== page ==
Claim 1 of the fifth auxiliary request is further not obvious, there being no suggestion in the prior art to press an insulating compound with a filling pressure that continuously increases with increasing filling duration.

VIII. The opponent's arguments relevant to this decision may be summarised as follows:

The subject-matter of claim 1 of the patent and of the first auxiliary request lacks an inventive step inter alia in view of document D1 combined with document E1. Starting from D1 as closest prior art, the objective problem as set out in the contested decision is correctly formulated. E1 considers this problem and solves it using a silicone based filler that forms a gel. It would be obvious to use such a gel in the termination of D1.

Claim 1 as maintained by the opposition division should not have been admitted into the opposition proceedings during the oral proceedings. Furthermore it offends Article 123(2) EPC because the concept "pressed" has been picked out of context from the description and combined with the other features of claim 1. Furthermore, it does not involve an inventive step, it being obvious to press the insulating compound into the insulator body.

Claim 1 of the fifth auxiliary request also offends Article 123(2) EPC. Furthermore, it lacks an inventive step because it would be evident to the skilled person when injecting a fluid into a termination that the resistance due to gravity will increase as the level of fluid rises, and it would be obvious to compensate for this by constantly increasing the filling pressure.

Reasons for the Decision

1. The appeal is admissible.

2. Main Request

2.1 The subject-matter of claim 1 of the patent is distinguished over D1 only by the features c3 and c4 (i.e. that the insulating compound is a cross-linked gel material selected from the group consisting of silicone gel and cross-linked polybutene). This is not disputed.

In the contested decision, the opposition division considered that the technical effect achieved by these features was higher viscosity and concluded that the underlying objective problem was to avoid leakage of the insulating fluid (see reasons for the decision, point B5).

The proprietor argues that this oversimplifies the situation and considers that the invention aims at simplifying the outdoor termination according to D1, providing a termination that requires less effort for mounting and obviating the need for high precision parts to establish a good seal at the top and bottom of the termination (see grounds for appeal, point 3).

Document D1 does not indicate any need for high precision parts to establish a good seal and claim 1 of the patent does not specify that such parts are absent from the device. Furthermore, the Board can find no basis for the supposition that a termination according to claim 1 of the patent would require less effort to mount than that of D1. Hence, it would not be appropriate to take account of such alleged effects when formulating the technical problem objectively. It seems quite evident that a gel material as claimed would be less prone to leakage than the insulating fluid of D1. The Board thus concurs with the objective problem as formulated in the contested decision, namely to avoid leakage of the insulating fluid.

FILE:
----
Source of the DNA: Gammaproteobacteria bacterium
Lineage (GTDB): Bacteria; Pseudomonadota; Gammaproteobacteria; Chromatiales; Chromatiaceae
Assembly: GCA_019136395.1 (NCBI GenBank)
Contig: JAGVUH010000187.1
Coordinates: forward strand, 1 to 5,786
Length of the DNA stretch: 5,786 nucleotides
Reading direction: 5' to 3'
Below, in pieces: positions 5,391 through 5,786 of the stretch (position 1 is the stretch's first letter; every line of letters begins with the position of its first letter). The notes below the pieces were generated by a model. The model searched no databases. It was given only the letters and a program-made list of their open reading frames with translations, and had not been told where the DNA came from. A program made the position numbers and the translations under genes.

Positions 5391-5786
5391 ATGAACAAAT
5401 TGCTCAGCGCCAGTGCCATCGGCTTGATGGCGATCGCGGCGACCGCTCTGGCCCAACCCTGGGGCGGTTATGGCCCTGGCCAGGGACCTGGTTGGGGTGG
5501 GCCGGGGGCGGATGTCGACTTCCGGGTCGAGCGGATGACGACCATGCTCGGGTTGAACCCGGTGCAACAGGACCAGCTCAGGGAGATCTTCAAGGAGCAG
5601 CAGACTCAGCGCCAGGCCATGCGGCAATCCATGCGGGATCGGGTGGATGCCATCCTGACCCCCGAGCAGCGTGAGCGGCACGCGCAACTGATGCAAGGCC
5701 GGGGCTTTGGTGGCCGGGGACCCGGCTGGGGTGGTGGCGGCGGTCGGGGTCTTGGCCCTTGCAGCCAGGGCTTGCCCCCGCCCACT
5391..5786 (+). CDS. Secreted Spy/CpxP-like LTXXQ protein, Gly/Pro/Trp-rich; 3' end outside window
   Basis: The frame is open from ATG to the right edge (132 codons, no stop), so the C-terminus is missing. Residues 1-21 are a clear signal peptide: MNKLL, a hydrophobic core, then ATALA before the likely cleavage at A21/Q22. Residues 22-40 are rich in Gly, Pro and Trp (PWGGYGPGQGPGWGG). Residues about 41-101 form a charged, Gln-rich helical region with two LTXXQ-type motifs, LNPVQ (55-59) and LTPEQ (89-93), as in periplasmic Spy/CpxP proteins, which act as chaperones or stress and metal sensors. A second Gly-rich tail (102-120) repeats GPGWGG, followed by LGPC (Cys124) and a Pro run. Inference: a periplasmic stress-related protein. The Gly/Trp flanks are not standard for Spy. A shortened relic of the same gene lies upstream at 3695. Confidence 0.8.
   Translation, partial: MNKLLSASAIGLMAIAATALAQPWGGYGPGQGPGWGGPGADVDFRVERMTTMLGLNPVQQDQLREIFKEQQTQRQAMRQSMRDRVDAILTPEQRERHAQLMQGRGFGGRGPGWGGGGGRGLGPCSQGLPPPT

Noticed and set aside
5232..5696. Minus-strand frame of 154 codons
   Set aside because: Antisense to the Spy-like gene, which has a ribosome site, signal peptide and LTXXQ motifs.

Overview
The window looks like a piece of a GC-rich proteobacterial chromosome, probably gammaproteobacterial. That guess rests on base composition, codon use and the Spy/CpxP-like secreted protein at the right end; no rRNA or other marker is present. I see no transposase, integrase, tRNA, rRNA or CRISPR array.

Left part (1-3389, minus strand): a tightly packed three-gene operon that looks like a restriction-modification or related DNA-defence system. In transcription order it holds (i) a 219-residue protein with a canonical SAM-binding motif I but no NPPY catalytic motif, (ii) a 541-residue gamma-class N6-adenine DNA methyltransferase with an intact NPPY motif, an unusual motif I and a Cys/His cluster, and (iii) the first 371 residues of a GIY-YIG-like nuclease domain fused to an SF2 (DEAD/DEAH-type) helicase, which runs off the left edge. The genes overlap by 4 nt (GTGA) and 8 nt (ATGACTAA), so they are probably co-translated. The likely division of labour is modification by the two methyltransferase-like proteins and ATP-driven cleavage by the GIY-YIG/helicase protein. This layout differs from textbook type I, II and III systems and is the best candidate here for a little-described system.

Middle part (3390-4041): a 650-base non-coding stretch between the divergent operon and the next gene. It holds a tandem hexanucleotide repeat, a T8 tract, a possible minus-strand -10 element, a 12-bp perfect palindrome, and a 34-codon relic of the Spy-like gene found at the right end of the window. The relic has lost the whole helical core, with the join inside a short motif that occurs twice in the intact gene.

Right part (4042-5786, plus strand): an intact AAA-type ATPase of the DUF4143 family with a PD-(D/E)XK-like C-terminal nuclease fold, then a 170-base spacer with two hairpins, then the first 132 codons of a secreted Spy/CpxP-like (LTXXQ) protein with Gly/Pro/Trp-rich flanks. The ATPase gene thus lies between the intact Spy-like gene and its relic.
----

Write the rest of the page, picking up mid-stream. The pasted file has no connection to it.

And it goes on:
2.2 With this objective problem in mind, it would be obvious for the skilled person to consider document E1 as it deals inter alia with the problem of leakage of liquid insulating fillers in HV terminations (see paragraphs [0002], [0005] and [0033]).

E1 proposes to use a filler which consists of a silicone-based composition that includes hollow compressible microspheres. The composition is injected into a termination in a liquid state and then cured to a gel state (paragraph [0025]). According to paragraph [0039] of E1, the termination is free from filler leakage problems (see also paragraph [0014]).

Whilst there may be no single disclosure in E1 which explicitly states that the leakage problem can be solved just by using an insulating material that forms a gel, the Board is convinced that the skilled reader would realise that this is the case from the disclosure of E1 as a whole. In particular, E1 aims to provide a filler that has improved compressibility in order to be applicable within a wide functioning temperature range without requiring compensating volumes (paragraph [0011]) and that has no filler leakage problems, so as to eliminate the need for monitoring equipment (paragraph [0014]). It is stated in paragraph [0017] that the hollow compressible micro-spheres used in the filler composition provide the desired compressibility. There is no suggestion that the micro-spheres contribute to solving the leakage problem, so the skilled person would infer that this must be solved by the other characteristic of the filler, namely the fact that it forms a gel. Indeed this would seem rather self-evident. Thus, the skilled person would learn from E1 that a problem of leakage of insulation material in an HV termination can be solved by using an insulating material that forms a gel.

2.3 Applying this knowledge to the disclosure of document D1 it would be a routine matter for the skilled person to replace the insulating fluid of D1 with a silicone based composition that forms a gel after filling.